Meredith Madison is housesitting for her actress twin sister, Marley, while Marley is on her honeymoon. Bored with her life as an advertising historian, Meredith decides to take Marley's place at an actor fantasy camp. Little does Meredith know how difficult it will be for someone who lives in cargo pants and flip-flops to switch to miniskirts and stilettos.
Tony Valentine has made a name for himself as a dot-com guru in New York City. But now he's in Hollywood making a last ditch effort to save the has-been Valentine studios from financial doom. Tony decides this actor fantasy camp is the perfect idea--take a diva actress, have her teach classes on "Tabloid Tattling" and "Star Schmoozing" and give the general public the experience of a lifetime. He doesn't count on Marley being so...so...clumsy? Unable to act? And he also doesn't count on falling head-over-heels in lust with this beautiful woman he hired.
I suppose Perfect Switch would probably be enhanced had I read Perfect Together, which details the story of Marley. However, I didn't, and I felt like I was thrown into the middle of a story where I had never met the characters and the author didn't bother to introduce them to me. I couldn't, for the life of me, figure out how the world wouldn't know that Marley had gotten married and was on her honeymoon. Celebrity weddings are huge with the media, and it seemed a glaring error that Meredith could pretend to be Marley without someone at the fantasy camp knowing that she wasn't Marley.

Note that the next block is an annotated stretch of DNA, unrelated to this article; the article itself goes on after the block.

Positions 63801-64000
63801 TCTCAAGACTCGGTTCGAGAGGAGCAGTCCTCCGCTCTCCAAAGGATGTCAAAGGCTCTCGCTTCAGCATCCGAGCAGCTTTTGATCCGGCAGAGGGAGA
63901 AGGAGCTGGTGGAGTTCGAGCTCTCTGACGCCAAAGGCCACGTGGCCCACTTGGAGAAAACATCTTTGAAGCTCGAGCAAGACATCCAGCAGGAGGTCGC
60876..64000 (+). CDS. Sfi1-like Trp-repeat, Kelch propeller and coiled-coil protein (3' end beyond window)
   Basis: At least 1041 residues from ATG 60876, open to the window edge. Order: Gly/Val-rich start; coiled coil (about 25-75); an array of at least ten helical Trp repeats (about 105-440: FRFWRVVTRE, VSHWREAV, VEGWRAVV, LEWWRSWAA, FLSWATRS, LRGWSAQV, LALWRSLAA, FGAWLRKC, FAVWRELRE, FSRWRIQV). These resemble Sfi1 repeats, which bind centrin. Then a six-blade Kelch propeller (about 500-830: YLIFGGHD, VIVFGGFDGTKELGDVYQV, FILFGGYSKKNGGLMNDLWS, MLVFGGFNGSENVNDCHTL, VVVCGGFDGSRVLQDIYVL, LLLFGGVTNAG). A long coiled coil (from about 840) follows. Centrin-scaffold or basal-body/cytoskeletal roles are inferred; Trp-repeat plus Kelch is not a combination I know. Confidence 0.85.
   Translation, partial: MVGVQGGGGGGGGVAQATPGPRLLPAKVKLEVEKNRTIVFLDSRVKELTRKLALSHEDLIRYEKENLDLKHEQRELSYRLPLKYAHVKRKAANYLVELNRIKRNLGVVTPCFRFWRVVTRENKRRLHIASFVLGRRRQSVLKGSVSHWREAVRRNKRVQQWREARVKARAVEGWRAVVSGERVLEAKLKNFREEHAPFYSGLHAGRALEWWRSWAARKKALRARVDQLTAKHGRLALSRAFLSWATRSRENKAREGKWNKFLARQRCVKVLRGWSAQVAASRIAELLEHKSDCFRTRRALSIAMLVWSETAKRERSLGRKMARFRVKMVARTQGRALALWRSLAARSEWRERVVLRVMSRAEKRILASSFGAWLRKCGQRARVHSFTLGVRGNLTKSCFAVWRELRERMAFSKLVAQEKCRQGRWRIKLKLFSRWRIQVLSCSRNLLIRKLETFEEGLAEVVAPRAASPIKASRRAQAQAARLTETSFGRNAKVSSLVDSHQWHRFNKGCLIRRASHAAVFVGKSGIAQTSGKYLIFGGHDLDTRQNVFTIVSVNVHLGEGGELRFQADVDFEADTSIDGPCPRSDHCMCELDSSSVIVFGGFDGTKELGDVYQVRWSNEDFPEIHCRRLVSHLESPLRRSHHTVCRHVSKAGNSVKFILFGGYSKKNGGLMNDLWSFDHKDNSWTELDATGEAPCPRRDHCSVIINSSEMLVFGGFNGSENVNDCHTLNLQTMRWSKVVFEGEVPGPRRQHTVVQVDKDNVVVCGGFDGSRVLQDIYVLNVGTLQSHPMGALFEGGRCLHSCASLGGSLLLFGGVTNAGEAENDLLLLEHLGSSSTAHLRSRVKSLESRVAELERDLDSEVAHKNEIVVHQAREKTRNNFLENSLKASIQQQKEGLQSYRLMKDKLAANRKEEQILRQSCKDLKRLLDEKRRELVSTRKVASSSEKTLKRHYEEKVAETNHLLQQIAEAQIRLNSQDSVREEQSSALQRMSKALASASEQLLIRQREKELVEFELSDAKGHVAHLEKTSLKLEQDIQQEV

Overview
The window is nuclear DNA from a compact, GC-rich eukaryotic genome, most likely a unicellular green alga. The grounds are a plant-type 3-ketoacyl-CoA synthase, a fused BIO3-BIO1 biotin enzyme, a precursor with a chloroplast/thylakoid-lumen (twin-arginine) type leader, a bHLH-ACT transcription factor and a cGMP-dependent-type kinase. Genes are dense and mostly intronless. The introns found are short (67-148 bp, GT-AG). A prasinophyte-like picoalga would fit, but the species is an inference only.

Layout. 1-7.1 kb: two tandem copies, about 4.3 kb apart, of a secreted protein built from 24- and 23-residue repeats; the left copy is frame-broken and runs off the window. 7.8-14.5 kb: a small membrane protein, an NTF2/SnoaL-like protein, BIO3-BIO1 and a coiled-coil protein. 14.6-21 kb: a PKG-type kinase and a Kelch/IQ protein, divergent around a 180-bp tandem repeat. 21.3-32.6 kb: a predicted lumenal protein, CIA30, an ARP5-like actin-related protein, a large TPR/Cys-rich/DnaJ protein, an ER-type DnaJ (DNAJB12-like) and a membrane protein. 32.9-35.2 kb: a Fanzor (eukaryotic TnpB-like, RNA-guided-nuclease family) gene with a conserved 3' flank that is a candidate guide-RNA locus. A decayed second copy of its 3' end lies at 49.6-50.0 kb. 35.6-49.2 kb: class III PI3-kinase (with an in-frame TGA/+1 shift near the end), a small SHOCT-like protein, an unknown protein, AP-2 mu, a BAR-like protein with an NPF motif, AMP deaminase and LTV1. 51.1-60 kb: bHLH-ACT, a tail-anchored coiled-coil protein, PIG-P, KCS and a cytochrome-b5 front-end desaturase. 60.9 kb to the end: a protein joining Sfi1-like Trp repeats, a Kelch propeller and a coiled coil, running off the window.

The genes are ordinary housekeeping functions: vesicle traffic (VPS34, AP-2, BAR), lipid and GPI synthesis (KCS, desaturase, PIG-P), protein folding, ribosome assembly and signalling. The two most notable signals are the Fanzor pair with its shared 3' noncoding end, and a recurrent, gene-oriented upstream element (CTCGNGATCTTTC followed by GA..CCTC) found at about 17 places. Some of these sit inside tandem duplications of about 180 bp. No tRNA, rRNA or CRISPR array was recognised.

The romance between Tony and Meredith is cute and fun. Tony discovers Meredith's identity almost immediately, so that isn't an issue between the two of them. There is a lot of sexual tension which adds interest and sensuality to the story. Meredith undergoes some growth and transformation over the course of her stay at the fantasy camp. She learns about taking risks, following her heart, and that the grass isn't always greener on the other side. The supporting characters add quite a bit of comic relief and round out the storyline. Especially memorable is Tony's extended family, who reminded me a bit of a Mafia family, out to save their movie studio at any cost.
Perfect Switch is pleasant, but not particularly memorable. If you are a fan of Plumley's other books, and have read Perfect Together, then Perfect Switch may be a good choice for you. Otherwise, skip it and read something a bit more believable.